Hamid Abd Al-Rahman says he endured the worst of conditions that ranged from searing heat to biting cold under US imprisonment.
"I often have nightmares. I dream I am still over there," Abd Al-Rahman said, adding that he was chained up for most of the time he was imprisoned without access to a lawyer or his family.
"When I was over there I thought I'd never see my country again, that I was going to die in prison," he said in halting sentences.
On Tuesday, his lawyer Marcos Garcia Montes told the media her client, who she said was the victim of "judicial torture", would sue President George Bush and his administration for his time spent in detention, basing their case on the 1948 Universal Declaration of Human Rights."
"Nobody can be imprisoned for so long without having seen a judge or having a lawyer," Garcia Montes said.
Abd Al-Rahman - a Muslim from the Spanish north African enclave of Ceuta - is currently free under Spanish judicial supervision, facing accusations of "belonging to a terrorist cell".
Dressed in long flowing white garb and sandals, Abd Al-Rahman said a partial loss of sight is the main damage he has suffered due to torture, apart from being traumatised more than just psychologically.
His lawyer "is currently having an expert evaluate the psychological effects".
Abd Al-Rahman says he went to Afghanistan "to study and improve my knowledge of the Quran" at a school teaching the Islamic holy book.
"The Quran condemns all forms of violence, even verbal," he said, adding that he condemns the train bombings in Madrid just as he condemns the September 11 asssault on the United States.
"Following the September 11 attacks we were asked to leave Afghanistan. We fled to Pakistan where we were arrested" in October 2001, Abd Al-Rahman said.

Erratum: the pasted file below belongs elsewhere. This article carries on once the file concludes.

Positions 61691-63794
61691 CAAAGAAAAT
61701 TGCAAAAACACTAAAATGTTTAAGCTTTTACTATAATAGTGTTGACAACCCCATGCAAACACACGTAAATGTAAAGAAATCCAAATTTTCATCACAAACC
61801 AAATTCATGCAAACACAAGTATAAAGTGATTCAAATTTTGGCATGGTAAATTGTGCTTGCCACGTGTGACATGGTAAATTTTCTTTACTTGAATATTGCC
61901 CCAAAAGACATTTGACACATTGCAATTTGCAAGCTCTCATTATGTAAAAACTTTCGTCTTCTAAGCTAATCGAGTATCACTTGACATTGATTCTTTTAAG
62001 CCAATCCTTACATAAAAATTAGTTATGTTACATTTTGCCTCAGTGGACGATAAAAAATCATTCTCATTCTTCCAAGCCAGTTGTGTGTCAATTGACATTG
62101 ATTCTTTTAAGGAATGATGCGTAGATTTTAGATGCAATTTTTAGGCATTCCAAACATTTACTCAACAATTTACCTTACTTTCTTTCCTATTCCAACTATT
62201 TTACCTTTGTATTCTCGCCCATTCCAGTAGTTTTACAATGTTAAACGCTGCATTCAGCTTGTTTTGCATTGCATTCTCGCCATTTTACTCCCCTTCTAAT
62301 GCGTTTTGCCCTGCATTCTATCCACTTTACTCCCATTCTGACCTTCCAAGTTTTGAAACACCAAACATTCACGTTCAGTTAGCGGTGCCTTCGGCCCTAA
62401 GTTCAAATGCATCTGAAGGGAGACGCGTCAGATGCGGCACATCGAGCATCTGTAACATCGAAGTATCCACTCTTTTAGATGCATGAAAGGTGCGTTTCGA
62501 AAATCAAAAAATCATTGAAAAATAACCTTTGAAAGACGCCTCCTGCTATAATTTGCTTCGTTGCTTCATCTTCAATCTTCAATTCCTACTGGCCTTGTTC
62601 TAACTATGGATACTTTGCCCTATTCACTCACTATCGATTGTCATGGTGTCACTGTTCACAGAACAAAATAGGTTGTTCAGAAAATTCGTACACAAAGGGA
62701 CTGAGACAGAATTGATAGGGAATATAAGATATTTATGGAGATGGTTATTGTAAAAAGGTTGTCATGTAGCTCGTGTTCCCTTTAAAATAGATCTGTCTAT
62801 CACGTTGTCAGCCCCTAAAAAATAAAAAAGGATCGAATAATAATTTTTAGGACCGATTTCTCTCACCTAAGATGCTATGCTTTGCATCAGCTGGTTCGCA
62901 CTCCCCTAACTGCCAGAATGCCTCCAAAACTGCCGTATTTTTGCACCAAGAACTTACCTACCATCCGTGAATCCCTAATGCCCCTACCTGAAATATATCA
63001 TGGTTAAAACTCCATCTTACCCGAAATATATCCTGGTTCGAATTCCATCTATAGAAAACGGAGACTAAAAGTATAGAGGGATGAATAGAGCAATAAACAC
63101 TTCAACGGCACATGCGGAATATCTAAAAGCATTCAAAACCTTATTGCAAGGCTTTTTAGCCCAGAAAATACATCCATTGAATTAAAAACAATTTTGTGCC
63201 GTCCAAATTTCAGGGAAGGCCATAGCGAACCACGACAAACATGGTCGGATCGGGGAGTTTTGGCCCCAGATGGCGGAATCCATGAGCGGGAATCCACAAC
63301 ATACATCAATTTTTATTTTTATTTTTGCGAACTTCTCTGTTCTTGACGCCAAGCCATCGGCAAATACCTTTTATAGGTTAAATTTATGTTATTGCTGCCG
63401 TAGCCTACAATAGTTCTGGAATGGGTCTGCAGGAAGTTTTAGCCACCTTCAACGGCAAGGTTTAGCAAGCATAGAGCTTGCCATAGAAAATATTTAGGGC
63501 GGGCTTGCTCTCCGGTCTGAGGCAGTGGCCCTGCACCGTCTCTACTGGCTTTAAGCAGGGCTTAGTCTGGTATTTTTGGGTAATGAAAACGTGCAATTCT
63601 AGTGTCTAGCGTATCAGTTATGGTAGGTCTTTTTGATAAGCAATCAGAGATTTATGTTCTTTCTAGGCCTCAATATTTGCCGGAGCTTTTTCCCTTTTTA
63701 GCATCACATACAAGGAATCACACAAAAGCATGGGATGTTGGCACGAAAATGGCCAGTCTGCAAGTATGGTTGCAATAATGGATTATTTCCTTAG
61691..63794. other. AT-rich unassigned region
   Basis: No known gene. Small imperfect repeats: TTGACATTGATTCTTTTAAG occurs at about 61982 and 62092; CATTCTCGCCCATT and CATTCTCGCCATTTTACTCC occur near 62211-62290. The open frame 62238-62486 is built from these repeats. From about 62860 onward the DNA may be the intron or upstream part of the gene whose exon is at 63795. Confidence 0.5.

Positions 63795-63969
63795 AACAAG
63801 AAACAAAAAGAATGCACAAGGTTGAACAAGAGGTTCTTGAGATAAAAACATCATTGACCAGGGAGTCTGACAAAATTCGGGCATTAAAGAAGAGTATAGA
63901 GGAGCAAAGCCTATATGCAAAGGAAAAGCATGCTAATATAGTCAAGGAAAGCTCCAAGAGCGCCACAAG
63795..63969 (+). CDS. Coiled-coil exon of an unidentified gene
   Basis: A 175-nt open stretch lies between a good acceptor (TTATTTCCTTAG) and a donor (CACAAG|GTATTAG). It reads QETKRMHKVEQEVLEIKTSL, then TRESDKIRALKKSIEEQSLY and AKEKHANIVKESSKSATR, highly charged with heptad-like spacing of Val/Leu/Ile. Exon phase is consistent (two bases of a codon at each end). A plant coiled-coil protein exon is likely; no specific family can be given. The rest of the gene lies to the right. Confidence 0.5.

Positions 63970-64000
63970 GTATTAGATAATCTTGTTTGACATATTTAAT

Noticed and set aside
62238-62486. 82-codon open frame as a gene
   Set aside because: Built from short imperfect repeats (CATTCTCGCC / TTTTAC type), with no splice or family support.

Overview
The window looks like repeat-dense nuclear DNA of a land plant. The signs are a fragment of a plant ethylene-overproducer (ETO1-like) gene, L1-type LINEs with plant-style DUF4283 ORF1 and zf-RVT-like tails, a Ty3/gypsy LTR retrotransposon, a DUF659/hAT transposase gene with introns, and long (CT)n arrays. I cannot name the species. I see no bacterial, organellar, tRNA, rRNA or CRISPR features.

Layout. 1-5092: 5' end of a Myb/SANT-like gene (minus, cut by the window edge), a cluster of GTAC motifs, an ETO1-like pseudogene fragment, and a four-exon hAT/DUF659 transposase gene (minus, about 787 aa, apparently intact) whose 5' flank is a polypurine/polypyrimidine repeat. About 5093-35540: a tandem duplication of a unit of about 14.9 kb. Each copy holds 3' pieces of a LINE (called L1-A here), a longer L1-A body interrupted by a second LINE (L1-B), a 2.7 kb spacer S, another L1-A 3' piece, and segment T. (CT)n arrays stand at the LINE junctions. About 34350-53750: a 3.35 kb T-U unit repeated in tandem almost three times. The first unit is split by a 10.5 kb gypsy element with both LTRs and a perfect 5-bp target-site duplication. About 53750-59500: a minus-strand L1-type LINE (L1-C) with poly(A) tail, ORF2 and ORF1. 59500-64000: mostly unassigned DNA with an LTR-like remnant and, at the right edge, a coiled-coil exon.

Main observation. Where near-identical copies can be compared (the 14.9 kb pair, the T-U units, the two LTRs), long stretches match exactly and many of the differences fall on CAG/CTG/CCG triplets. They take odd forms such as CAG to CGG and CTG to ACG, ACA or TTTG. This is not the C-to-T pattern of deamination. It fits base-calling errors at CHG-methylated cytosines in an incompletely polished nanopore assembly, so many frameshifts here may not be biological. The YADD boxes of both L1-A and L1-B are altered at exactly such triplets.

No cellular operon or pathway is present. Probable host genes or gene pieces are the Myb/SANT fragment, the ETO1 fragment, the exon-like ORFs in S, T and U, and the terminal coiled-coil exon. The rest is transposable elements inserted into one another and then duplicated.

"It was horrible. We were chained and had a sack placed over our heads. We couldn't see a thing. We could hardly breathe, the sack was suffocating us, and as soon as we moved they hit us. The trip took 20 hours"
Hamid Abd Al-Rahman,
After spending some weeks in prison at Peshawar, Abd Al-Rahman was handed over to US forces in December 2001 and transferred to Kandahar prison in Afghanistan, where the conditions were harsh.
"We could not communicate with our families, who did not know what had happened to us.
"We slept 20 to a tent on the floor with hardly any covering. It was freezing cold."
"We were not allowed to speak to the occupants of the other tents or write, not even on the ground. Punishment consisted of being brought to your knees, arms crossed, for half an hour at a time," Abd Al-Rahman said.
In February 2002, he was transferred to the US military base at Guantanamo on Cuba.
"It was horrible. We were chained and had a sack placed over our heads. We couldn't see a thing. We could hardly breathe, the sack was suffocating us, and as soon as we moved they hit us. The trip took 20 hours," he said.
Caged in chains
Once there, Abd Al-Rahman said, he was confined to a two metre-by-two metre cage at a first camp dubbed "X-Ray" before being transferred several months later to "Camp Delta", where his cage was just two by one and a half metres.
"To begin with, they interrogated us twice a week for four to six hours at a stretch. It was tough for morale. By the end you don't know what you're saying any more," he said.
"We woke up around eight o'clock for breakfast and afterwards we tried to sleep. It was the only part of the day when it wasn't too hot. We were allowed one shower and one walk, chained, per week."
"We could read and pray but we had no news from outside. I thought I would never see my family again.”
"I saw several people try to commit suicide by hanging themselves with their clothes. Generally the guards called a doctor who gave the person a few pills and then he was chained for days so he wouldn't start off again ... "
The native of Ceuta, Spain, wants
to continue his religious studies
In June 2003, Abd Al-Rahman was taken to another camp where conditions were much better and where more food was allowed, as were walks, this time unchained.
"That's when I understood the end was near. The camp was much better, we were around 20.
"One day the Americans wanted to film us playing football but we refused. We didn't want them (the US) to show these images to the rest of the world when we knew what was going on in the other two camps."
Abd Al-Rahman now wants to continue his studies to become an imam in his home community.
"Ceuta needs that. On the one hand, we Muslims live in ghettos isolated from the Spanish. On the other the Moroccan imams don't understand our situation, the drugs, joblessness, no money ... "